Tony also said that in a hung parliament the opposition has an even greater responsibility to not just be the opposition, but to be a credible government in waiting, with viable policies of its own. Based on this I'd say the Coalition has a long way to go yet.

And So It Begins

Sarah Palin has announced that she will run for president in 2012, "if there is no one else to do it." Now that the cat is out the bag, I don't think there's any chance she won't try to become the Republican candidate regardless of who else may put their name forward for the job, regardless of how much more better suited to be president they are.

Since Palin was plucked out of Alaskan obscurity by the McCain campaign she has undoubtedly done well for herself, with spots on Fox, a huge book deal, a documentary series, and so forth. However, while all this may have built up her popularity, she hasn't really shown herself any more suitable to high office than she did while running for VP, and that wasn't really all that good a showing, all things considered.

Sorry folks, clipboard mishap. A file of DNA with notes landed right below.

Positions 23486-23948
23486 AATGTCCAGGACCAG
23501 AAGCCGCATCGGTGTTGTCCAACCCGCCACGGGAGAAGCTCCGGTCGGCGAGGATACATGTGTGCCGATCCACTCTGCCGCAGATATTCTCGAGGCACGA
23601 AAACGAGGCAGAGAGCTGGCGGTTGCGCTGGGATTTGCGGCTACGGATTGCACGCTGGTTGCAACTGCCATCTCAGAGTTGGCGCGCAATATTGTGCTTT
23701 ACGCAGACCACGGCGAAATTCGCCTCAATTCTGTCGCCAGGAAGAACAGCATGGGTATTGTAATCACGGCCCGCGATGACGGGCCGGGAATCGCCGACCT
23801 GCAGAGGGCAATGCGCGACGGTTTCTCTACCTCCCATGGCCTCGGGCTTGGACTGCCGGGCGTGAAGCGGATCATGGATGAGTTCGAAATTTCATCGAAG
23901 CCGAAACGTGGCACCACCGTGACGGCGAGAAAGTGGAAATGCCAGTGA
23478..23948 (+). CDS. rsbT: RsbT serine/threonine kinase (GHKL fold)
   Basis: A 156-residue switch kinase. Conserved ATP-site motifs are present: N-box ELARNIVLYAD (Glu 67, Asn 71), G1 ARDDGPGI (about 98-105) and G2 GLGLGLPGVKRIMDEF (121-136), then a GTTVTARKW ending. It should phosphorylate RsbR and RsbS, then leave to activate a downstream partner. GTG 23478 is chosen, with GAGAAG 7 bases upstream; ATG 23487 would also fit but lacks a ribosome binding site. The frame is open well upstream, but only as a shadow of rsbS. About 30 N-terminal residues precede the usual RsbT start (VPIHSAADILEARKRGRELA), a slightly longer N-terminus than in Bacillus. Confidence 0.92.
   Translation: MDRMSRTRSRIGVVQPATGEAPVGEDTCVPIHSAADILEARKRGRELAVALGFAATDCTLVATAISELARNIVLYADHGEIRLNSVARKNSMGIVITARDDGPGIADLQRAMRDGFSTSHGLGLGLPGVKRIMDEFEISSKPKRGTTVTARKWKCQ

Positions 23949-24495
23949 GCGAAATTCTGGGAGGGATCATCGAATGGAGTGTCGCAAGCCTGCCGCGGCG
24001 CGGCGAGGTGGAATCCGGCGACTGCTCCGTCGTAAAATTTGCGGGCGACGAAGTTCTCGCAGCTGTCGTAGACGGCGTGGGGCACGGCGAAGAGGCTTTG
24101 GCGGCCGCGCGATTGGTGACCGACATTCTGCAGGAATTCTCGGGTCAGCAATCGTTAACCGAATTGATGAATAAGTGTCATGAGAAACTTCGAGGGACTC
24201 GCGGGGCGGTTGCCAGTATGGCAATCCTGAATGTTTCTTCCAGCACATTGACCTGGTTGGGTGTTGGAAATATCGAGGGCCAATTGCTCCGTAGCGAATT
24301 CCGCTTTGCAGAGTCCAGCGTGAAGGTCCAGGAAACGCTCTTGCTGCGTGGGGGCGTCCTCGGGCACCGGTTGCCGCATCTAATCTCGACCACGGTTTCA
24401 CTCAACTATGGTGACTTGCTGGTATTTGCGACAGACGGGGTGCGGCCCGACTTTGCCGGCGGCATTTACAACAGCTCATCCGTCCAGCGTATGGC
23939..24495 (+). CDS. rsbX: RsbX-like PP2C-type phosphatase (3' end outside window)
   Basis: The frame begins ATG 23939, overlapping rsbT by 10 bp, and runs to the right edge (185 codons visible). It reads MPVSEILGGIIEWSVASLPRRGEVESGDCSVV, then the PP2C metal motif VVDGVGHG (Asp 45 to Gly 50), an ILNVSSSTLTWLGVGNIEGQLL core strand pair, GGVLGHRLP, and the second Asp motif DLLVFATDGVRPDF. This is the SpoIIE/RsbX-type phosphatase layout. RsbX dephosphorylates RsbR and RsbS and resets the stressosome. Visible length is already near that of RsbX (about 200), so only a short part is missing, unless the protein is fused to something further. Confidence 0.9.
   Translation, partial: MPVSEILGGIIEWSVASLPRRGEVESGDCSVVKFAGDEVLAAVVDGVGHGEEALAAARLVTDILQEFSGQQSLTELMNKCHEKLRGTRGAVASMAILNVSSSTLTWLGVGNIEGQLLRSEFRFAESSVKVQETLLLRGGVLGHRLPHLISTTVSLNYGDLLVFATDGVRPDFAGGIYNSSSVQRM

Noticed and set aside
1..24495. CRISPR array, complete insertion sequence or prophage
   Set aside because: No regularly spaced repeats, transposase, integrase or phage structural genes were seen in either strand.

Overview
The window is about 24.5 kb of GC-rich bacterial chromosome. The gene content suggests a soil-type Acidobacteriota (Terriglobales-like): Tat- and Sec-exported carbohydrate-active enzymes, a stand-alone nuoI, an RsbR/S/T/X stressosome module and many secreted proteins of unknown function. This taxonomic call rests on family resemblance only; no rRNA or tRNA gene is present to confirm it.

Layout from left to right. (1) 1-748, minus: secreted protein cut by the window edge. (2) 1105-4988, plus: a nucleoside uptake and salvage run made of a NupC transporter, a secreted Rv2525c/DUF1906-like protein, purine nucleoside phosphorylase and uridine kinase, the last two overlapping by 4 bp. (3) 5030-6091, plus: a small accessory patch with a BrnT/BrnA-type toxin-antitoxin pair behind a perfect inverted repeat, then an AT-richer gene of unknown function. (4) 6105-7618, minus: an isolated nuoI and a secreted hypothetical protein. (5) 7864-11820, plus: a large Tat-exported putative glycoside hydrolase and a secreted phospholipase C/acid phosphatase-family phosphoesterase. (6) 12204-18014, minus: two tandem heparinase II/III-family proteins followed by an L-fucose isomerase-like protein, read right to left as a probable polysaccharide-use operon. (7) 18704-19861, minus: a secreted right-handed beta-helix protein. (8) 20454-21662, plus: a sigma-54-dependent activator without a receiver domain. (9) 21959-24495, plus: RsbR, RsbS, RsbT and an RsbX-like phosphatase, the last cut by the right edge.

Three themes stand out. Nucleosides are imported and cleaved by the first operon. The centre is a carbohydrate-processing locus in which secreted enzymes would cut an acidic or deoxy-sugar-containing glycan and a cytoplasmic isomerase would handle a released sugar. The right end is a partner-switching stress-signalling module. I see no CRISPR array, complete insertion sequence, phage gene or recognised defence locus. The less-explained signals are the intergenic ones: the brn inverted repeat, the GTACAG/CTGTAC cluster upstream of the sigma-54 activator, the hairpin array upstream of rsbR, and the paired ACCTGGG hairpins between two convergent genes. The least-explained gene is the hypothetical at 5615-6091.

Across a wide swathe of issues, Palin has come across as lacking in the statesmanship field. Inciting hysteria by dreaming up death panels that didn't exist in the health care bill, provoking hostility to the builders of the Islamic cultural centre in New York, using inflammatory language and encouraging people to reload and take aim at Democrats, and much more paint a picture of someone who is catering to a narrow section of society, and does not particularly care for or respect the rest of it.

Besides for increasing her popularity and her bank balance (both essential nowadays for a wannabe president), she hasn't made much progress on other things necessary to being a good
president. She resigned as governor of Alaska halfway through her term, showing a lack of commitment to the responsibility the voters had entrusted her with, she still hasn't built up any experience with foreign affairs (support our troops is about the closest I've seen from her on foreign affairs, and that's more patriotic jingoism than thought out foreign policy), and policy positions that are a mix of opposing anything the democrats suggest and populist slogans with no thought as to the implications beyond the fact that it rates well now.

I'm not sure I want Palin to run, because although I think if she ran Obama would be a shoe in for reelection, I think it would be better for America if the voters had a choice between two people who would be a good president.

Wednesday, October 13, 2010

Black and White Cabs invoke my Wrath

Black and White cabs did not make me a happy chappy this morning. So far, I've been using them when I needed to call a cab because their number is easier to remember, but from now I'm going to take the effort to remember the other cab companies number.